A technical writer prepares clear, concisely written documentation that communicates technical information to a target audience. Some common examples of technical writing include user manuals for software, documentation guides for industrial machinery, and design or engineering specifications for construction projects. This is a very diverse field, and according to the American Bureau of Labor Statistics, it is rapidly growing.
In addition to being able to create clearly written communications, a technical writer must also be knowledgeable about the field in which he or she works. For example, one who works on documentation for medical procedures typically has an education in the medical field in addition to language skills. These writers can be found in engineering, physics, chemistry, biology, medicine, technology, and an assortment of other industries.
When a tech writer is assigned a project, he or she thoroughly researches the subject material. In the case of a how-to manual that explains how to use something, the writer may thoroughly explore the object so that he or she understands how it works. After carrying out extensive research, he or she will create a document that communicates information in clear, useful terms. This document is typically tailored to the audience; software documentation, for example, tends to be very clear and simple so that inexperienced users can easily follow it. On the other hand, documentation for a specialized laser used in physics experiments may be less simplified, because it assumes that the laser's users already have knowledge in the field.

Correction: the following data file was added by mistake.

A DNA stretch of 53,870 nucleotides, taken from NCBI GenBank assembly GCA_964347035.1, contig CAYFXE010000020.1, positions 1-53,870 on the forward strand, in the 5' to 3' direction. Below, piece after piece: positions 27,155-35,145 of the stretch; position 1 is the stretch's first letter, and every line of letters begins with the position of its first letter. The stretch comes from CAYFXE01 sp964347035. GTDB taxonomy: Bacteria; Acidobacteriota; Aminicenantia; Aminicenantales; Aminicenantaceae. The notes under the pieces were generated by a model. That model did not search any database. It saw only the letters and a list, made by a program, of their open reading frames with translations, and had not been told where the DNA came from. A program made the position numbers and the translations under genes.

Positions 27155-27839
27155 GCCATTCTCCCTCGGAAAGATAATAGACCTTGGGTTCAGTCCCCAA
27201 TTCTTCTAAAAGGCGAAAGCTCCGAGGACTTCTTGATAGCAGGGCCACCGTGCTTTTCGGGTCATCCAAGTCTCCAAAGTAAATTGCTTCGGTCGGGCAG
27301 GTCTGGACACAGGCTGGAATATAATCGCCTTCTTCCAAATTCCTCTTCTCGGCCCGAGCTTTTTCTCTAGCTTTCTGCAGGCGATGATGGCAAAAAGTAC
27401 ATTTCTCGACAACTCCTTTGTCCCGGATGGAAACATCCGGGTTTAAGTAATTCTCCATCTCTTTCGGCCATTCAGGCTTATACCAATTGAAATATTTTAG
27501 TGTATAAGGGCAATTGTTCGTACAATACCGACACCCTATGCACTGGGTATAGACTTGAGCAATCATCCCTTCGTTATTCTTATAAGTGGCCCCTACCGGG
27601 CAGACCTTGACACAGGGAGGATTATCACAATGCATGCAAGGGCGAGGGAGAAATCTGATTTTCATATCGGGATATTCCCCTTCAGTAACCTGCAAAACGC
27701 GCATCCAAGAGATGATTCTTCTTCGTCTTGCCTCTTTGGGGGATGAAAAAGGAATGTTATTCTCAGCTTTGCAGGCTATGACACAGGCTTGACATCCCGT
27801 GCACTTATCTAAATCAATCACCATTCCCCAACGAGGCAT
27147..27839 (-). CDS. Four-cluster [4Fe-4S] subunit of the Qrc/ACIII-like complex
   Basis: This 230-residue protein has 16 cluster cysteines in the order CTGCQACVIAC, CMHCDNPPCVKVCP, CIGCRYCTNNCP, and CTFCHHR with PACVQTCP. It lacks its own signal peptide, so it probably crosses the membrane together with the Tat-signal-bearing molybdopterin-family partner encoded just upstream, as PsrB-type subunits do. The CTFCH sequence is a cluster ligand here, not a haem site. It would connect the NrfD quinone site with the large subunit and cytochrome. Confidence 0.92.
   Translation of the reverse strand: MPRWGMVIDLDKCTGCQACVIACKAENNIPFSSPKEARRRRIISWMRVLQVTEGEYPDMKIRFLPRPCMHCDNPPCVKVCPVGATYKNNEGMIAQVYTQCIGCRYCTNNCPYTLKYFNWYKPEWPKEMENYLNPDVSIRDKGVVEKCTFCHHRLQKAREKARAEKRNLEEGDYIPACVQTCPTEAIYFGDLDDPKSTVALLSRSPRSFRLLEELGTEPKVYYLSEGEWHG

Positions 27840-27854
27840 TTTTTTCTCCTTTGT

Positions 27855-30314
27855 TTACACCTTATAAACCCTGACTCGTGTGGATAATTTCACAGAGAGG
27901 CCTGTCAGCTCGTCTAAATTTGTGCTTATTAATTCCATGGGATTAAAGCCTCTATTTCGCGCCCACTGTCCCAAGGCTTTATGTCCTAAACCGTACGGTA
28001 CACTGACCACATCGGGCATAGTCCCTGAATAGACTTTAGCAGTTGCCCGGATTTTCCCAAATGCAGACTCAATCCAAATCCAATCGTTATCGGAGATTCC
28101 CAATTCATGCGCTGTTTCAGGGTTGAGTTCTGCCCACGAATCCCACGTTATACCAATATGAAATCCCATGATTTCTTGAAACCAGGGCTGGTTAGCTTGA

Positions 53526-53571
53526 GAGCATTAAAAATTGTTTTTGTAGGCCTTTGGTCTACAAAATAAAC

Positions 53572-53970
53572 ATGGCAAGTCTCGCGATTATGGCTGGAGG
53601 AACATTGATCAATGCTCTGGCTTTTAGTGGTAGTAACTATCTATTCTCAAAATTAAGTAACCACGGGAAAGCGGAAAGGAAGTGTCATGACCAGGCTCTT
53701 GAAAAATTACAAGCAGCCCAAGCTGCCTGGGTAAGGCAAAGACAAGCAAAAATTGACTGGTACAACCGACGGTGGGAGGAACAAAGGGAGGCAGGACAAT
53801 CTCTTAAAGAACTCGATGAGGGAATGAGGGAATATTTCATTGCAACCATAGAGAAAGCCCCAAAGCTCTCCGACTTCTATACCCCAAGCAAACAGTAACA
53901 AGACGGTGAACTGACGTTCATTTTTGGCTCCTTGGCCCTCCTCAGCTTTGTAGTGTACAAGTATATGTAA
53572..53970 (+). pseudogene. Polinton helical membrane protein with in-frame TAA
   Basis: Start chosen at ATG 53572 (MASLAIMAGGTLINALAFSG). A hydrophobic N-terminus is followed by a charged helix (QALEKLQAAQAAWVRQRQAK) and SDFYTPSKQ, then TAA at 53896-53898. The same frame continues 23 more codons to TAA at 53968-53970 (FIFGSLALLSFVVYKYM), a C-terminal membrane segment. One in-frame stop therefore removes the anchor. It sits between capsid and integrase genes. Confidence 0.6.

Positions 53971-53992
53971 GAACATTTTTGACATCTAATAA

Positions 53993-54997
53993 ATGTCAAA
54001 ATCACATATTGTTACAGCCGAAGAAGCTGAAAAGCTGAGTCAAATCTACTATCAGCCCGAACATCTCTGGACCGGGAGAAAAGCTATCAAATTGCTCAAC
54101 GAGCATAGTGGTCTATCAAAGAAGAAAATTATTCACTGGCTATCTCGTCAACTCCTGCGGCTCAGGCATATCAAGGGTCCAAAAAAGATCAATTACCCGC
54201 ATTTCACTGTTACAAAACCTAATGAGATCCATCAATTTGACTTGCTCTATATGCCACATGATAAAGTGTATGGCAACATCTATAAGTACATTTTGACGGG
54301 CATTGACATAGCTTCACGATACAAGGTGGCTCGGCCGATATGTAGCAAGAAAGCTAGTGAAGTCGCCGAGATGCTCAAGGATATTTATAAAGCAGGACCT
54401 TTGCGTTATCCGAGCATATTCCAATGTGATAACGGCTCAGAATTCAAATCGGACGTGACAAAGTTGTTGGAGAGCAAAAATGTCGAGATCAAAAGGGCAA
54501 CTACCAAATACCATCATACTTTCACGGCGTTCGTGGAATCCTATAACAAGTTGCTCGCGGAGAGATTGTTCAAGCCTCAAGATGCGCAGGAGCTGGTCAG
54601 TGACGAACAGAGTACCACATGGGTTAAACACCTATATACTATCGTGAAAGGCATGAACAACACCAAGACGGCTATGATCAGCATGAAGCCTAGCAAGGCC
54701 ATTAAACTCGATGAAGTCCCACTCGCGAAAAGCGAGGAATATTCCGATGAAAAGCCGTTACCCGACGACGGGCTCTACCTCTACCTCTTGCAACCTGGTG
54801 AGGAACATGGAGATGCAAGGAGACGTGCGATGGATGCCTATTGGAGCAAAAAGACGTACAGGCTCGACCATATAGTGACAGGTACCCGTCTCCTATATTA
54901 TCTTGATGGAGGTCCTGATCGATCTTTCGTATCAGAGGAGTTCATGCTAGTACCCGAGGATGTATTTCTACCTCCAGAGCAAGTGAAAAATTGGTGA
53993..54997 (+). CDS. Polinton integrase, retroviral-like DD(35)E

After writing a document, most technical writers submit it for editing, either to peers or to people who specialize in technical editing. The editor checks for basic spelling and grammar errors, and also confirms that the document is detailed and clear enough for the audience that it will be marketed to. After a writer's work is approved, it can be published in the appropriate venue, whether it be a user's manual packed with a piece of equipment, an online help site, or a trade journal.
To become a tech writer, someone must possess very strong written communication skills, and a passion for teaching people will certainly help. Someone who wants to do general technical writing may be able to get by without a specialized education, but education and experience are musts for some fields.
There are a wide variety of work environments for technical writers and editors, ranging from solitary self-employment to teams that work for specific companies. In all cases, a sense of teamwork and an ability to accept criticism are two useful traits that can strengthen a writer's abilities and desirability to employers.